San Antonio paid Top Chef $200,000 to “showcase” the city “as a premiere culinary destination”

Top Chef‘s producers are suing Texas to keep details about the state’s product placement secret, but details about one Texas city’s contributions were revealed this weekend.

San Antonio was the only city to pay to be featured this season, and will be featured in eight of the 14 episodes for $200,000. Its deputy city manager, A.J. Rodriguez, told the San Antonio Express-News, “Because of our agreement with Bravo, we are unable to share specific details at this time. But we can assure you that this exposure will showcase San Antonio in a more prominent way to a national audience as a premiere culinary destination.”

The paper notes that San Antonio estimates that its $200,000 will result in “$9 million worth of media exposure for the first run of episodes as well as reruns for the U.S. alone.”

Dallas and Austin did not pay to be featured, nor did Houston, which said producers wanted $120,000 to feature the city in one episode. “They wanted us to underwrite the cost of (one) episode and they were not going to give us any editorial influence for what was shot,” Greater Houston CVB’s director of marketing and public relations told the paper. “We just felt it wasn’t worth what they were asking. They could go out to Beaumont and film oil barracks for all we know. We would have no say what that segment or episode would look like.”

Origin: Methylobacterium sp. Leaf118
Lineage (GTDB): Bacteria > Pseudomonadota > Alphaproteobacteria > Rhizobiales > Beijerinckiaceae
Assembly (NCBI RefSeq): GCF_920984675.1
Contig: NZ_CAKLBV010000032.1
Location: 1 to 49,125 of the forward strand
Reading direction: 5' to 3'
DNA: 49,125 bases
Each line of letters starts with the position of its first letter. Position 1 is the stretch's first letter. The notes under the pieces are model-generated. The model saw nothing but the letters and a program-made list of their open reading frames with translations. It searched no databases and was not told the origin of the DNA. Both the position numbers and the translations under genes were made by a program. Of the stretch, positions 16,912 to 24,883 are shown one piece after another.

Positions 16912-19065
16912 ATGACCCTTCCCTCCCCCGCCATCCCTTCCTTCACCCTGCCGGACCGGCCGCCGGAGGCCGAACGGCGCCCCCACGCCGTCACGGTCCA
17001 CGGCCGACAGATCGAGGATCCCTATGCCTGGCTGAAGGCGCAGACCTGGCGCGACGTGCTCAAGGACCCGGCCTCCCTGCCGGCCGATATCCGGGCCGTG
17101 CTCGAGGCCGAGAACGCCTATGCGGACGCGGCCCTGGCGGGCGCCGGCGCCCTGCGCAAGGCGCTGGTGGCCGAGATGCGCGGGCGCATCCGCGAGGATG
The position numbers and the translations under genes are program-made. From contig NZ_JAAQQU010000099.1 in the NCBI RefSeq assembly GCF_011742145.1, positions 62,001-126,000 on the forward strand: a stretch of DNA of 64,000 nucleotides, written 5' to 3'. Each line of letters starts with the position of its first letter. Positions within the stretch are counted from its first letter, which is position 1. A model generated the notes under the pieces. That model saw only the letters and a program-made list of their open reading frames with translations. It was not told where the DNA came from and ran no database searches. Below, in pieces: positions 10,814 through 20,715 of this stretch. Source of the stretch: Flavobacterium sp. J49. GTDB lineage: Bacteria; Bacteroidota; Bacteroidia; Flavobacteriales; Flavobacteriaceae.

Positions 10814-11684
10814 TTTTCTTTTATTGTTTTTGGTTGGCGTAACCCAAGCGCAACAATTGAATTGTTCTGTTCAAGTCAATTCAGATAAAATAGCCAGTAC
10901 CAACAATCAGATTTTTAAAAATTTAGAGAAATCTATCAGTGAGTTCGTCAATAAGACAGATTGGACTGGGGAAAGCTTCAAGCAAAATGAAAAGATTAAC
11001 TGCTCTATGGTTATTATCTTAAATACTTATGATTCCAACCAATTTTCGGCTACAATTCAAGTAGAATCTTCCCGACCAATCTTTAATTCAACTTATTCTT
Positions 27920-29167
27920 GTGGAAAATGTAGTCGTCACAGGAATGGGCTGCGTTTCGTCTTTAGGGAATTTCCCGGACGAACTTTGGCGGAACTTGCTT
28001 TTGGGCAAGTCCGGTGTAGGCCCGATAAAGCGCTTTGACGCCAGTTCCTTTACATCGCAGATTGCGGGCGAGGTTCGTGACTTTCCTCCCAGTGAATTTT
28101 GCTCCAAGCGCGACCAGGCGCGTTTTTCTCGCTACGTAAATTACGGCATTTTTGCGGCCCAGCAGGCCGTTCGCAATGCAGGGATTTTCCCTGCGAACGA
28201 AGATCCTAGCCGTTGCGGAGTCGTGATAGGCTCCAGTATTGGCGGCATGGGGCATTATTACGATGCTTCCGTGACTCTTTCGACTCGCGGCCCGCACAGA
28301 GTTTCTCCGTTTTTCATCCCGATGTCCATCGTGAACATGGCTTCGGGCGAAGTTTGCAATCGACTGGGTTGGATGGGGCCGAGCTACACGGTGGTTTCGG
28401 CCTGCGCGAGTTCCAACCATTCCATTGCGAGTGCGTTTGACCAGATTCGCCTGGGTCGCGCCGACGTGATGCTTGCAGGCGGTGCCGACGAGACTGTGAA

Although the show’s insistence upon keeping its use of public money secret is disturbing, it’s actually reassuring to know that they wouldn’t give sponsors control over the show’s content.

Review: Married at First Sight

Marriage At First Sight

In an era of Tinder and Grindr, instant acceptance or dismissal of a potential partner, or instant sex with another body, Married at First Sight offers the thrill of watching strangers deal with the very basics of relationships.

Beyond the headline-grabbing premise, the series has turned out to be a stripped-down, authentic exploration of something very interesting. Read the full review.

about the writer

Andy Dehnart is a journalist who has covered reality television for more than 15 years and created reality blurred in 2000. A member of the Television Critics Association, his writing and criticism about television, culture, and media has appeared on NPR and in Playboy, Buzzfeed, and many other publications. Andy, 36, also directs the journalism program at Stetson University in Florida, where he teaches creative nonfiction and journalism. He has an M.F.A. in nonfiction writing and literature from Bennington College. More about reality blurred and Andy.